Lawrence of Arabia’s Private Moment
Can you stand one more post about Private Moments?
This one may be the greatest of all, at least in cinema. It comes from David Lean’s classic, Lawrence of Arabia. This moment is the final scene, immediately before the closing credits, and it’s the payoff of the whole movie.
First, a little setup to establish the moment in context.
Lawrence of Arabia begins with T.E. Lawrence’s death. The sequence plays under the Opening Titles. We see a youngish man, clearly Lawrence, mounting a powerful motorcycle and starting off into the English countryside. Lawrence accelerates. Faster. Faster. Till he’s traveling so fast—and on a dangerous, twisting, narrow lane—that we start to think, “Is this guy trying to kill himself?”
Sure enough, Lawrence loses control. The bike crashes. He is killed.
Now the story begins, told in flashback. Here’s the short version:
Lawrence, as a young army lieutenant in the Egyptian/Arabian theater during WWI, becomes involved with a rising of Arab Bedouin tribes. He literally takes over, becomes the charismatic commander of what will come to be known as the Arab Revolt. Lawrence falls in love with the Bedouin and they fall in love with him. Together, armed only with rifles and operating only as camel-mounted mobile forces, they achieve incredible victories against the Turks, capped off by the capture of Damascus, ahead even of Gen. Allenby’s mechanized, modern Allied army.
Throughout this extraordinary adventure, Lawrence’s aim has been to “win freedom” for the Arabs. His dream is to bring into being an independent Arabian state. But the Brits and the French have other plans. The secret Sikes-Picot Agreement divides the post-war Middle East between the European victors, England and France, for their own selfish purposes (read: oil). The Arabs are cut out.
Worse for Lawrence’s inner anguish, he himself has been a party to this betrayal … if not consciously and deliberately, then passively and with private awareness.
BRITISH DIPLOMAT DRYDEN (CLAUDE RAINS)
If I’ve told lies, you’ve told half-lies. And the man who tell lies, like me, merely conceals the truth. But the man who tells half-lies has forgotten where he put it.
In other words, the movie ends with Lawrence riven with guilt and anguish, considering himself a traitor to the people and the cause he has loved with all his heart.
Now to the Private Moment:
The campaign in the desert is over. The Bedouin fighters, outfoxed by their European allies, withdraw to their tribal fastnesses. Lawrence himself, now a colonel, is ordered home.
In this final scene, he is being driven in an open-top military Rolls-Royce to the port (Haifa? Port Said?) from which he will take ship to England. The Rolls speeds along a desert track. The driver is a sergeant of some kind. Lawrence sits beside him in the front seat.
The driver sounds his klaxon horn as the Rolls overtakes a group of camel-mounted Bedouin. These veer off the road at the vehicle’s speeding approach. Lawrence rises in his seat in alarm and concern for the Arab warriors. His glance tracks them as they skitter off the track. What had been, only days earlier, a brilliant and victorious force of desert raiders now seems like a gaggle of impoverished and forlorn nomads.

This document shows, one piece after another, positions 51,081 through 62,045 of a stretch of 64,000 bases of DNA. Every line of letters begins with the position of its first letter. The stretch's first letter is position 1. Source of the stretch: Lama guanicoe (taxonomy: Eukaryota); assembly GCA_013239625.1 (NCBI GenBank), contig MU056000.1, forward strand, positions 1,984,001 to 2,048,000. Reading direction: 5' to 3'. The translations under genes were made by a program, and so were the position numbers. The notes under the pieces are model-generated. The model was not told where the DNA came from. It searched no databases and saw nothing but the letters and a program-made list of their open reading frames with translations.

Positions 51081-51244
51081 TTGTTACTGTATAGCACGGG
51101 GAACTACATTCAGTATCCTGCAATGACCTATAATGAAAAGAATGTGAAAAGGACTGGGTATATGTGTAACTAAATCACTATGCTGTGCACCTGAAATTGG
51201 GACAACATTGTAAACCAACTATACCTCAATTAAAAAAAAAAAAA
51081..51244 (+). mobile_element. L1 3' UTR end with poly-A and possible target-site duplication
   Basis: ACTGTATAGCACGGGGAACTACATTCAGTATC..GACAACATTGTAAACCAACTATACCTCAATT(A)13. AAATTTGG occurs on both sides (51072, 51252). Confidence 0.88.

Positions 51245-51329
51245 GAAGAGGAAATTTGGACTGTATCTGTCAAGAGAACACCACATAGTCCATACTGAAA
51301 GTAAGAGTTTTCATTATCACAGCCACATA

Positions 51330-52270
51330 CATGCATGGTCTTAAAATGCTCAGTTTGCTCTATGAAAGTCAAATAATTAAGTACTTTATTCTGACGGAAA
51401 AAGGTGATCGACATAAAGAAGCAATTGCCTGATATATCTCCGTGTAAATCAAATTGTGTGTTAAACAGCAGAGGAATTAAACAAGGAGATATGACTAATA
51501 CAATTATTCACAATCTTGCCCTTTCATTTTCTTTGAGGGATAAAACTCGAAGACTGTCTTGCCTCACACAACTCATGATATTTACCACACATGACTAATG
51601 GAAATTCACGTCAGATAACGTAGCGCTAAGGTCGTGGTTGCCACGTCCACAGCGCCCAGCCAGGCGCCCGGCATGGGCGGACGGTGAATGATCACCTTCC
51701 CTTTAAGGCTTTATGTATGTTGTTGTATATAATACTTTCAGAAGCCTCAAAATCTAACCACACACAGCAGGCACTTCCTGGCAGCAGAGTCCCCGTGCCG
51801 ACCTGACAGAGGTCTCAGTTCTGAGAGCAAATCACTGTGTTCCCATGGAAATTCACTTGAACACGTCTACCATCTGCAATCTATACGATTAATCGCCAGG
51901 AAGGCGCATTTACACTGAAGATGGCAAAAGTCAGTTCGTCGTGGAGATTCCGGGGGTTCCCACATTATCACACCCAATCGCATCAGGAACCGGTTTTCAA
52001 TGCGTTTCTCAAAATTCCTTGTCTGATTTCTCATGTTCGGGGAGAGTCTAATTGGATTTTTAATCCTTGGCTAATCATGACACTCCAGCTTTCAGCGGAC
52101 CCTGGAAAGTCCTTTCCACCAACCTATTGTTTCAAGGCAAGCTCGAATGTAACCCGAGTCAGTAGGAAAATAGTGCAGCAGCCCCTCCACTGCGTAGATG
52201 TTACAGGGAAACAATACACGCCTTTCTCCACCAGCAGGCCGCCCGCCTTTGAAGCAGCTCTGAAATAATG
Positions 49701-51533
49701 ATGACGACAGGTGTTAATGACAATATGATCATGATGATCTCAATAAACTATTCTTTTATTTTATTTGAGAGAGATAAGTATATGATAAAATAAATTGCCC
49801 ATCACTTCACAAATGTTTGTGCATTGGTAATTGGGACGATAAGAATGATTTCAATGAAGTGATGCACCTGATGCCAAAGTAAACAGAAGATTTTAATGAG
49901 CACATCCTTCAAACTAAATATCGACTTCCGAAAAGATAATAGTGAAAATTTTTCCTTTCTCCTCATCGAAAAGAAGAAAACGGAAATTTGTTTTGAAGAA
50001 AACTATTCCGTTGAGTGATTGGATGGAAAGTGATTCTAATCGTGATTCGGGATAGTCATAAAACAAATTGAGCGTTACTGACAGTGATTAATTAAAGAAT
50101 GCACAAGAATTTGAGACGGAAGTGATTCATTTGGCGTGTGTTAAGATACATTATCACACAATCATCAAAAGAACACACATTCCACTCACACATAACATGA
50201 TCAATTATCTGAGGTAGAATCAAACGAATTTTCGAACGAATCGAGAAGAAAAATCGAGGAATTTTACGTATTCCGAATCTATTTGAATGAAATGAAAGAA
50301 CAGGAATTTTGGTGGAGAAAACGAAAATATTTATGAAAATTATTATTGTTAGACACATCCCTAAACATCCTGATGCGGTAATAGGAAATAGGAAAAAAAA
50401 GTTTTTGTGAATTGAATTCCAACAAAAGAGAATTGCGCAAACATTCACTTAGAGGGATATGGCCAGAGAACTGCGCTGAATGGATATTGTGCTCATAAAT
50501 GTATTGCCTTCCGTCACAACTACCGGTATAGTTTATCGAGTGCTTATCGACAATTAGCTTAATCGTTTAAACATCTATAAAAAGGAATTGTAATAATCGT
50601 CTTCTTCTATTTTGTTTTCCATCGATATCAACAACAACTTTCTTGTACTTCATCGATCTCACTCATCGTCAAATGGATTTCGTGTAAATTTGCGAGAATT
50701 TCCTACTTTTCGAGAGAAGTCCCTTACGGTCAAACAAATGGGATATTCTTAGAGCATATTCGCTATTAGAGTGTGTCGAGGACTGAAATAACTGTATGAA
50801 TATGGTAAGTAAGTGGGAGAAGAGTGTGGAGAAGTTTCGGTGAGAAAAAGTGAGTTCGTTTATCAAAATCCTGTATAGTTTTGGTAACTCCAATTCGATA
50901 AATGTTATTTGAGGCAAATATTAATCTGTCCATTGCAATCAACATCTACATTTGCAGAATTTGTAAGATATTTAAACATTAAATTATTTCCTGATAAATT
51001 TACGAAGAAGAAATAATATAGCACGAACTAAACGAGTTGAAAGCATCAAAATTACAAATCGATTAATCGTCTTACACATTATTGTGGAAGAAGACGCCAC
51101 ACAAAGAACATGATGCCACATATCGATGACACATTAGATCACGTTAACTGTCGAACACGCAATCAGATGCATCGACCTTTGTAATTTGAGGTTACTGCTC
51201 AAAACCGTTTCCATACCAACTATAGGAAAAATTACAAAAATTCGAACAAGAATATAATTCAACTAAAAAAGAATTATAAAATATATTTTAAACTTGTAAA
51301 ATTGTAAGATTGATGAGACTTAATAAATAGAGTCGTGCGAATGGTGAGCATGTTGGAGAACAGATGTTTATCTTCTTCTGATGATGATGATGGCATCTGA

Lawrence resumes his seat, silent, in obvious distress and consternation. His sergeant driver, oblivious to Lawrence’s chagrin, attempts to make cheerful small talk.
Home, sir! Going home!
Lawrence’s expression and posture portray deepening despondency.
The sound of a fast-moving engine strikes Lawrence’s hearing. He turns in his seat as, from the road behind the Rolls, a dispatch courier appears, moving fast.
The courier booms past the Rolls and accelerates swiftly out of sight.
Lawrence’s gaze follows the rider intently.
The rider is mounted on a motorcycle.
END OF MOVIE.
In the audience in this instant, we can’t help but flash back to the film’s opening sequence. Did Lawrence take his own life in that motorcycle crash? Was this private moment in the desert the genesis of that impulse?
Let’s return to our original definition:
A private moment, in a movie or a book, is a scene where a character (usually the lead, but not always) is alone with his or her thoughts. It’s a contemplative moment. It’s in a minor key. Almost always there’s no dialogue. Everything is communicated by facial expression, body language, or action. Often this is extremely subtle.
This moment in the final scene of Lawrence of Arabia qualifies on all counts. More importantly, it’s not a minor or peripheral moment. It’s the personal and moral climax of Lawrence’s entire interior journey. And it works like gangbusters.
All this is achieved despite (actually because of) no dialogue, no action, and with only the most nuanced of facial expression, posture, and body language. The effect is achieved entirely by the emotional content of the scene and by its chronological and sequential placement within the narrative, i.e. as the bookend payoff to its corollary scene at the start of the film.
SIDE NOTE: this private moment may or may not be true to the historical Lawrence. In fact, the moment is a creation of screenwriters Robert Bolt and Michael Wilson and director David Lean, drawing from history and from source material (Seven Pillars of Wisdom and other writings) of T.E. Lawrence himself.
Historical pieces are tricky. Whose truth are we receiving? History’s (whatever that may be)? Or the artists depicting and re-creating (see Shakespeare, Homer, Dickens) history?